Best Tips For Fixing Air Conditioner Problems
If you live in a hotter part of the planet, Air Conditioners are essential; it would be like living in an oven without one! On the flipside, they have made living in some of the less habitable places on earth possible, even comfortable. Taking good care of them is important, just as knowing roughly what’s gone wrong when something does go wrong, as well as determining whether you need an expert to fix it.
Not turning on
Unless the circuit breaker has been tripped, the most likely cause of your AC not turning on is the thermostat. It is no longer communicating with the central air system. It is, therefore, necessary to install a new thermostat, preferably a programmable one, and learn how to use it. These days you can even get ones that connect to your tablet or smartphone. Online tutorials are plentiful, although you might want to call out a qualified HVAC engineer (HVAC = Heating, Ventilation, and Air Conditioning Engineering).
An AC unit that does not cool is not cool! It could be that the compressor is not working properly. This is a motor that compresses the coolant, circulating it around the evaporator and condenser coils. Search for a picture online if this sounds confusing. This cooling cycle needs to start up every time you switch on your machine; if it doesn’t then it’s useless. Signing up for a regular maintenance contract is worth its weight in gold. Relatively inexpensive monthly payments are less painful than a whopping great bill if or when things go wrong.
Blown a fuse
A tell-tale sign of this is a humming noise because the furnace is trying to get the AC to run but without success. A fuse is a relatively minor problem, and you should be able to replace it yourself. The internet is your best friend; it will have plenty of videos that you can pause and un-pause so that you can see it being done by someone who knows.
Another minor problem is a dirty filter. Actually, this can end up causing a blown fuse due to the excess pressure required for the machine to push air through a clogged or dirty filter. The electrical system consequently will blow a fuse in order to protect itself. Replacing the air filter on a semi-regular basis can prevent this. It may also prevent damage to coils, discussed below. You should think about replacing the filter monthly, if it is a standard one, although the more expensive pleated filters can last for up to six months.
Also known as coolant, this substance is the lifeblood of your AC unit; it can, however, leak occasionally, leaving you with a bit of a problem. This is one for a qualified HVAC engineer, who will expertly locate the holes in the lines. How much better to sign up to some sort of contract which will often include a range of free replacements and options, depending on which one you go for.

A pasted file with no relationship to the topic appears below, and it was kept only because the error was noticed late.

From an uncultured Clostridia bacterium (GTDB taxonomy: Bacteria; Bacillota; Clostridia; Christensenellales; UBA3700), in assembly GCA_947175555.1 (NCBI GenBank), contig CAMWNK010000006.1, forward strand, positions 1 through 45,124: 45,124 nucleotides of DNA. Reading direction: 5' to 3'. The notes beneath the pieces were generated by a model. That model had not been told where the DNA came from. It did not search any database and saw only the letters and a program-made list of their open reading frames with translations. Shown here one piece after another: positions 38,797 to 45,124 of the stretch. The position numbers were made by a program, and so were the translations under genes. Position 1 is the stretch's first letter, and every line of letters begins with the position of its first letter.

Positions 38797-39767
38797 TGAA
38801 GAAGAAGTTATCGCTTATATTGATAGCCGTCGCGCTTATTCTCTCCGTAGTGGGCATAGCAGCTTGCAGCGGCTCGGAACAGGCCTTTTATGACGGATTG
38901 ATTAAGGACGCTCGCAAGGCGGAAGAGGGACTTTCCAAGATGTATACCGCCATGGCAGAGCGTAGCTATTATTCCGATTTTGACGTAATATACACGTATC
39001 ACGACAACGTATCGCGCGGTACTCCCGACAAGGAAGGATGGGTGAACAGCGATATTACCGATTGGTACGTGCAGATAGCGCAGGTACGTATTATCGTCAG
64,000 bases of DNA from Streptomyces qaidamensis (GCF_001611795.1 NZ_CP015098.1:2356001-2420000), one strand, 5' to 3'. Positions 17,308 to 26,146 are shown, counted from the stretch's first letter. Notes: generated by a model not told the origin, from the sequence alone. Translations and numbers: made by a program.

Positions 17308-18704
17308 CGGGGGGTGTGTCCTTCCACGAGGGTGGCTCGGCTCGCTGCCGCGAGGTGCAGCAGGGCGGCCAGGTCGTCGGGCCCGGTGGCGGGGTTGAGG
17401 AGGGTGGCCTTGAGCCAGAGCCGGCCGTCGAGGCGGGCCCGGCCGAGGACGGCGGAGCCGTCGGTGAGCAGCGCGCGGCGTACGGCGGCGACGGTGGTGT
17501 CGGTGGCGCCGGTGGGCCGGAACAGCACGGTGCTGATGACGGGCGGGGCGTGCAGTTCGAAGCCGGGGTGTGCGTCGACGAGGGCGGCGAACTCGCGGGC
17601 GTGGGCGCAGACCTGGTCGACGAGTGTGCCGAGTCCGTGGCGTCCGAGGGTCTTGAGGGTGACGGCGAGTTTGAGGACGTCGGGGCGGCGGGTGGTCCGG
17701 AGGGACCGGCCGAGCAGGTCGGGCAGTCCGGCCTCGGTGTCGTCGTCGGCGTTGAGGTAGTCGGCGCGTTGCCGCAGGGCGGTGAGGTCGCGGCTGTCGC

Evaporator coils actually require warm air to circulate around them so as to enable their refrigerant to do their job. They absorb heat from the air and so don’t work if they become too cold. Ensure that your AC unit is positioned correctly. If it is a window or portable air conditioner (WAC) be very careful to follow all the correct maintenance guidelines, and do not use your AC in cold, wintry months.
Condenser coils can become blocked with dirt and this stops them from expelling the hot air from your room, thus making your AC less effective. Eventually it puts more pressure on your machine’s parts and can lead to system failure. Ensure that all manner of dirt; leaves, trash, foliage, is removed from the outdoor units; use a soft brush if necessary.
There are two fans in your AC unit; one to blow indoor air across the evaporator coil so it can cool the air; another to blow air on the outdoor unit’s condenser so that it gets rid of the absorbed heat, sending it out of the room. Perhaps due to a problem with the motor, a lack of lubrication, worn belts or clogging debris, airflow can become impeded. Get your machine checked out by a qualified engineer asap; this isn’t one to try and do yourself.
The ducts are the things that carry the cooled air into your indoor living area. Holes can emerge over time, due to rodents, workmen, or just age. This will result in cooled air being wasted inside your wall cavities rather than spread into your living area. Inspect ducts every few years, and seek to repair holes yourself. Foil tape should be fine; no need for an expert if you can get hold of some.
Thermostats, especially if the older, traditional models, might need to be recalibrated. You can usually use the manual to help you do this. You can also replace the thermostat, and by following all the relevant instructions should be able to DIY.
Finally, portable air conditioner maintenance can be affected by something as simple as correct storage, especially during those colder months when you’re not actively using it all the time. Make sure you pack it in a proper, dry place and keep it away from direct sunlight or excessive cold. If you own a window air conditioner or a through wall air conditioner you can stop rainwater from damaging it by covering it with a fitted cover or plastic sheet. Some manufacturers advise leaving it uncovered so that moisture can evaporate naturally. You can also seal any gaps within your home by using weather seal, cut into strips with scissors.
More recently, smart air conditioners have come to market. These can be controlled remotely and can be a part of your smart home system. You can program your shades, lights, and AC. Reversible air conditioners can also work as smart air conditioners; one advantage of this is not having to worry so much about storage and maintenance because it is working all the time.